Graham Reid | | 4 min read
Good historic hotels are getting harder to find. Increasingly the elderly pubs of the nation are being gentrified and scrubbed clean. Their walls are being painted up nice, a colour consultant is hired, and the big boys move in and take what was once the character of the place and reshape it into something more . . . marketable?
The history that was once in the walls is re-framed and hung on the walls. And that's the difference.
In some cases new owners simply go to a secondhand shop and buy up old pictures to put up and create the illusion of something historic.
Yes, a good old hotel is getting hard to find.
Unless you head to the West Coast where the lack of tourists for two decades from the Sixties meant the grand dames of the hotel trade were there for locals and not thrill-seeking backpackers or tourists in search of flash accommodation.
These hotels didn't change much over the years, and nor did their clientele. Both just got older, a little more saggy, a little more creaky in their joints.
But they still breathe character and warmth -- few more than the Historic Empire Hotel in Ross, half an hour south of Hokitika.
Ross -- population about 350 -- may just seem a cluster of houses, a school, a museum, and a few shops. But it can boast three drinking establishments.
But it is the two-storey Empire -- which you see side-on at the sharp turn in the road when you are travelling south -- which beckons you.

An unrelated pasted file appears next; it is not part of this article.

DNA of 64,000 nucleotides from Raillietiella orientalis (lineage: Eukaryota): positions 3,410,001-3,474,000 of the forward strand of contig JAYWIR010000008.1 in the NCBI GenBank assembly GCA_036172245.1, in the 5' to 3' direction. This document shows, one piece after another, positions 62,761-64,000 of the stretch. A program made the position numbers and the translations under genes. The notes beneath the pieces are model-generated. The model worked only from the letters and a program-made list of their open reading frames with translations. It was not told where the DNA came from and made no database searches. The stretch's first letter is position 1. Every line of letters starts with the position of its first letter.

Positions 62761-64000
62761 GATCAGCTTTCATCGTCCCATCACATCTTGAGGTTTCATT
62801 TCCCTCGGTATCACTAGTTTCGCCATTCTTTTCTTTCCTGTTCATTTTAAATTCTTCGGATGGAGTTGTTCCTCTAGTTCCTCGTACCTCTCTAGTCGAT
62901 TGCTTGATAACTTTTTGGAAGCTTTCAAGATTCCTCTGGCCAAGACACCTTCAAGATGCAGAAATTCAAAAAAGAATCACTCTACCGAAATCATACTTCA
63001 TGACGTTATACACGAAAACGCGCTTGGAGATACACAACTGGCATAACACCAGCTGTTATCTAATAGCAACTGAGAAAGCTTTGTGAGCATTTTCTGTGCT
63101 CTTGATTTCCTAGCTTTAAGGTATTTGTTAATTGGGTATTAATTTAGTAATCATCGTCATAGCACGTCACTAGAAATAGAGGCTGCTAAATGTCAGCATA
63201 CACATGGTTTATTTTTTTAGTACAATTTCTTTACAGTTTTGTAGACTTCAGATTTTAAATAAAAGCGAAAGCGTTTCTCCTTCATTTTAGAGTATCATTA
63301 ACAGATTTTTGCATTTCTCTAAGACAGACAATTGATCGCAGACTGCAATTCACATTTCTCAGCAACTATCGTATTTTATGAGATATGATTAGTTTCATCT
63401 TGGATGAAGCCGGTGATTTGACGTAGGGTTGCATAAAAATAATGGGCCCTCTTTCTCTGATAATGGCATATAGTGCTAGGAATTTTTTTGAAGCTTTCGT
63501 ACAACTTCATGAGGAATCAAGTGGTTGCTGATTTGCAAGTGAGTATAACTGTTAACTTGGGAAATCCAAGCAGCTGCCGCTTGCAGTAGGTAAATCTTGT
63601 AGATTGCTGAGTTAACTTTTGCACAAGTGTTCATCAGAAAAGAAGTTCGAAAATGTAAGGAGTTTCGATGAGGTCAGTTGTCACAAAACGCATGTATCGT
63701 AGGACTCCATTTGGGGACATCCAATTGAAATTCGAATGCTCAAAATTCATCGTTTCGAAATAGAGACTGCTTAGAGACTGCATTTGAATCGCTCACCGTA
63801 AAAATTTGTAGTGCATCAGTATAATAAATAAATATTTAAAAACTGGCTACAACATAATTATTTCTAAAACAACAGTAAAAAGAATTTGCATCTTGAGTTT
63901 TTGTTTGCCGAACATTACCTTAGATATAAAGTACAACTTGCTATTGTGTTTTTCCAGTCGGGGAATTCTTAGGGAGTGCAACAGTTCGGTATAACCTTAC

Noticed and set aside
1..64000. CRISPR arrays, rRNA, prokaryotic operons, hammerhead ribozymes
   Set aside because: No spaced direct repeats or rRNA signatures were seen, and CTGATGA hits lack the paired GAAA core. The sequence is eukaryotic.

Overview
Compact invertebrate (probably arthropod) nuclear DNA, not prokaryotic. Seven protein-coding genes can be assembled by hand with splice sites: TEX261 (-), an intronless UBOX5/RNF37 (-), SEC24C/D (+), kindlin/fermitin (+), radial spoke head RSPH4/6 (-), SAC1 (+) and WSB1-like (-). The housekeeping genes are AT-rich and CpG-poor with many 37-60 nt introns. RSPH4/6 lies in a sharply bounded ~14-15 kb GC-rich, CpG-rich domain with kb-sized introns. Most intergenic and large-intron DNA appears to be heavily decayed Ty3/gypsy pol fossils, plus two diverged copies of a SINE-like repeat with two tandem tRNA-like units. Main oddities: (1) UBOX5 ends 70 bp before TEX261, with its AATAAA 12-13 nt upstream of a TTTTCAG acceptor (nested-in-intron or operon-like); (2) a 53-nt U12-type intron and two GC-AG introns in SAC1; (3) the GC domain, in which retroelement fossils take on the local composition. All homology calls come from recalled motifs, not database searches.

There has been a hotel on this site since 1866 but the current one was built in 1908 after its previous incarnation was destroyed by fire.
It was a Saturday afternoon when we parked outside -- and you can't do that in big cities -- and pulled open the swinging doors of leadlight.
The vast room was warmed by a huge open fire and the walls were covered in photos that no one had gone to a secondhand shop to find.
The long bar was stacked with liquor of all persuasions, there were shields and trophies around the walls, faded posters, and that famous -- and on the West Coast, obligatory -- photo of Michael Joseph Savage. Equally though there were photos of local identities, and a worn-looking poster asking for information about the mysterious death of an itinerant on the beach some years before.
This was a pub that was seeped in local character - and a few of them sat at the bar watching the rugby on a large screen above the pool table where a game was in progress.
The place was cozy, dark and welcoming. The owner Mark Brown offered his hand and asked where we were from. You don't get that where I come from.
Mark showed us to our choice of rooms upstairs -- we were the only occupants in a place that sleeps 20 in the hotel, and has a further 14 cabins each sleeping four in the backpacker accommodation built nearby.
We chose a clean, light and airy room with an en suite, a big comfortable bed and a view towards the coast.
"If you'd have come in a couple weeks we’d have been full," said Mark.
I was surprised.
After we'd unpacked I went back to the bar and chatted with Mark.